He was referring to the most controversial case of Williams's tenure, that of Gregory Habib, a native of Ghana who died in a May 1989 struggle with four white Prince George's police officers. Williams criticized a grand jury for issuing only misdemeanor indictments.

"I believe police officers, like teachers and parents, all have the right to use force," said Marshall. "I used to like to believe I had a concept of what a police officer goes through out there on the street. I don't think Alex has a concept of that, and he thinks differently."

He accused Williams of padding the office administrative payroll through politically inspired hiring, an allegation Williams denies.

Marshall also has told audiences that in its first two years, Williams's office achieved a conviction rate of only 62 percent. "Those are his own figures," Marshall said, referring to a midterm report published by the State's Attorney's Office. Williams, however, accused Marshall of twisting statistics that actually show a conviction rate of better than 90 percent. Marshall gets his figure by comparing convictions, not counting plea bargains, to the total number of cases. Williams compares convictions, including plea bargains, to the number of cases that were settled.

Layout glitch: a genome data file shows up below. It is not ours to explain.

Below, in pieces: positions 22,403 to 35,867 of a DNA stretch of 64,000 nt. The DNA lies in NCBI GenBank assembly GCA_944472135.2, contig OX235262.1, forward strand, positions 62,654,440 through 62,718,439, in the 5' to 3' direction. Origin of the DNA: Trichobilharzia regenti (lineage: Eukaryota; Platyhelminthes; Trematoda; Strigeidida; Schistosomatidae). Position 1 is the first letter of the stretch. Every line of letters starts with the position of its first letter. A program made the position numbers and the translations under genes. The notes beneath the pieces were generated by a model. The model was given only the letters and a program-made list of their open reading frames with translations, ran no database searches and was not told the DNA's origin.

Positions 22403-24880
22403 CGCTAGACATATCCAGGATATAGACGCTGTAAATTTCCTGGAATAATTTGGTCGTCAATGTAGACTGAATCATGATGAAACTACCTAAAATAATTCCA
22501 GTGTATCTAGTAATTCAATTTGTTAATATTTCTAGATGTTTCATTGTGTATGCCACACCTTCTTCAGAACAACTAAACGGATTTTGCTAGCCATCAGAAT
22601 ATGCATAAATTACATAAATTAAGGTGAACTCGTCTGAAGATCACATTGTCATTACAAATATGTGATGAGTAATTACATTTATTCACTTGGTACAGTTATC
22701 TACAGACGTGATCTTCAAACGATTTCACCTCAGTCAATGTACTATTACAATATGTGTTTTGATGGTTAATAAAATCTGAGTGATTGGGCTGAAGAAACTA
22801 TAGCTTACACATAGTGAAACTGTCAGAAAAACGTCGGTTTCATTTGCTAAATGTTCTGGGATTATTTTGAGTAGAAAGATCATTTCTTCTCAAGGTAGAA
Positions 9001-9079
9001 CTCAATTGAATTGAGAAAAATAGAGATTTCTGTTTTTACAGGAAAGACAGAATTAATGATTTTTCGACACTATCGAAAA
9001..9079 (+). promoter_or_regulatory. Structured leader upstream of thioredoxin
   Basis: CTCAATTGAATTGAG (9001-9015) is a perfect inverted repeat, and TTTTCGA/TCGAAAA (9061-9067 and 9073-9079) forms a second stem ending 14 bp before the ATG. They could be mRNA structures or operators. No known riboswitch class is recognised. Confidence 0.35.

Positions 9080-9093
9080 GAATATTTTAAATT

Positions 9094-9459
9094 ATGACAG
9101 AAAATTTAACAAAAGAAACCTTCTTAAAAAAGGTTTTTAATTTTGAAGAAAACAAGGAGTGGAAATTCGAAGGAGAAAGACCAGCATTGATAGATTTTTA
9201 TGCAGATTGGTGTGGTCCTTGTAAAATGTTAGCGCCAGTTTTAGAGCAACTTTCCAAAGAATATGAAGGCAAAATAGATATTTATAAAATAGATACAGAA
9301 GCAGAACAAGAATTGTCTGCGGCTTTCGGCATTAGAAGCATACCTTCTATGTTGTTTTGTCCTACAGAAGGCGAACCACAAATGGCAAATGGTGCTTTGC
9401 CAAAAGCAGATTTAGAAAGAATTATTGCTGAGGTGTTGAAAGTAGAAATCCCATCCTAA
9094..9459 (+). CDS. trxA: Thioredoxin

Williams's supporters describe him as a strong prosecutor, yet one more sensitive to the growing black population in Prince George's, which has reached about 50 percent. But Marshall scoffed at the argument.

"I don't think the job is to be compassionate," he said. "I don't think the job is to protect citizens. I think it's the police department's job to protect citizens. And I don't think the job is to stand between police agencies and citizens in the community who feel they've been brutalized.

"I think the job is to investigate," he said. "We had people who made allegations of police brutality. The police investigated, and if they thought {the allegations were} justified, they would bring a case to the state's attorney. We had a number of prosecutions. And we probably had a couple of convictions over the years. But those were serious cases."